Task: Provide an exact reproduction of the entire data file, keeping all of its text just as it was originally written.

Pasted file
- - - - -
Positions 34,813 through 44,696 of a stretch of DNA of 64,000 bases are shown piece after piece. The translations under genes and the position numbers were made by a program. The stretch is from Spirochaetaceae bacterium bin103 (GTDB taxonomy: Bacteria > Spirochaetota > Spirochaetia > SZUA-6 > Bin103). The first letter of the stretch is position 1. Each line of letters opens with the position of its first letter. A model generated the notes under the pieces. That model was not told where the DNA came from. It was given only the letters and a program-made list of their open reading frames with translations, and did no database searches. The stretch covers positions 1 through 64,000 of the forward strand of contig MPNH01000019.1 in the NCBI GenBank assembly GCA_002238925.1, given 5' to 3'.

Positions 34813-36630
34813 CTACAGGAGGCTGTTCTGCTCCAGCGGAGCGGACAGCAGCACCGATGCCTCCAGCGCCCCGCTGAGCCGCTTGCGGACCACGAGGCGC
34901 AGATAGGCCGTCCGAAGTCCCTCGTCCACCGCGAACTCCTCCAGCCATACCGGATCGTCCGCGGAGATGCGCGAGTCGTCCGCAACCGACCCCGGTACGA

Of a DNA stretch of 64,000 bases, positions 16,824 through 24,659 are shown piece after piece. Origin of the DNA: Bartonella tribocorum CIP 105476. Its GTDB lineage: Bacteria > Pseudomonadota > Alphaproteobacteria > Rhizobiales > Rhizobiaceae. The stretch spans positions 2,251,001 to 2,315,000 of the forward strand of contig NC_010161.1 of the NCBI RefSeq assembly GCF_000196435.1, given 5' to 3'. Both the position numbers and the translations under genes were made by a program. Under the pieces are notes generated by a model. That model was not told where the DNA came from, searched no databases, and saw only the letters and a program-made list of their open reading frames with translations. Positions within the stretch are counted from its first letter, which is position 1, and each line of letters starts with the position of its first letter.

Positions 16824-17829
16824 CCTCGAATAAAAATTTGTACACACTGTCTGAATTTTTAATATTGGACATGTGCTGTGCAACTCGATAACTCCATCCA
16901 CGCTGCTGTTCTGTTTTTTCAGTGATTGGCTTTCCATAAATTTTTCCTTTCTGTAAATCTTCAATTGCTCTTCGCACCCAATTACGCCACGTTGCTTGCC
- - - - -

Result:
Positions 34,813 through 44,696 of a stretch of DNA of 64,000 bases are shown piece after piece. The translations under genes and the position numbers were made by a program. The stretch is from Spirochaetaceae bacterium bin103 (GTDB taxonomy: Bacteria > Spirochaetota > Spirochaetia > SZUA-6 > Bin103). The first letter of the stretch is position 1. Each line of letters opens with the position of its first letter. A model generated the notes under the pieces. That model was not told where the DNA came from. It was given only the letters and a program-made list of their open reading frames with translations, and did no database searches. The stretch covers positions 1 through 64,000 of the forward strand of contig MPNH01000019.1 in the NCBI GenBank assembly GCA_002238925.1, given 5' to 3'.

Positions 34813-36630
34813 CTACAGGAGGCTGTTCTGCTCCAGCGGAGCGGACAGCAGCACCGATGCCTCCAGCGCCCCGCTGAGCCGCTTGCGGACCACGAGGCGC
34901 AGATAGGCCGTCCGAAGTCCCTCGTCCACCGCGAACTCCTCCAGCCATACCGGATCGTCCGCGGAGATGCGCGAGTCGTCCGCAACCGACCCCGGTACGA

Of a DNA stretch of 64,000 bases, positions 16,824 through 24,659 are shown piece after piece. Origin of the DNA: Bartonella tribocorum CIP 105476. Its GTDB lineage: Bacteria > Pseudomonadota > Alphaproteobacteria > Rhizobiales > Rhizobiaceae. The stretch spans positions 2,251,001 to 2,315,000 of the forward strand of contig NC_010161.1 of the NCBI RefSeq assembly GCF_000196435.1, given 5' to 3'. Both the position numbers and the translations under genes were made by a program. Under the pieces are notes generated by a model. That model was not told where the DNA came from, searched no databases, and saw only the letters and a program-made list of their open reading frames with translations. Positions within the stretch are counted from its first letter, which is position 1, and each line of letters starts with the position of its first letter.

Positions 16824-17829
16824 CCTCGAATAAAAATTTGTACACACTGTCTGAATTTTTAATATTGGACATGTGCTGTGCAACTCGATAACTCCATCCA
16901 CGCTGCTGTTCTGTTTTTTCAGTGATTGGCTTTCCATAAATTTTTCCTTTCTGTAAATCTTCAATTGCTCTTCGCACCCAATTACGCCACGTTGCTTGCC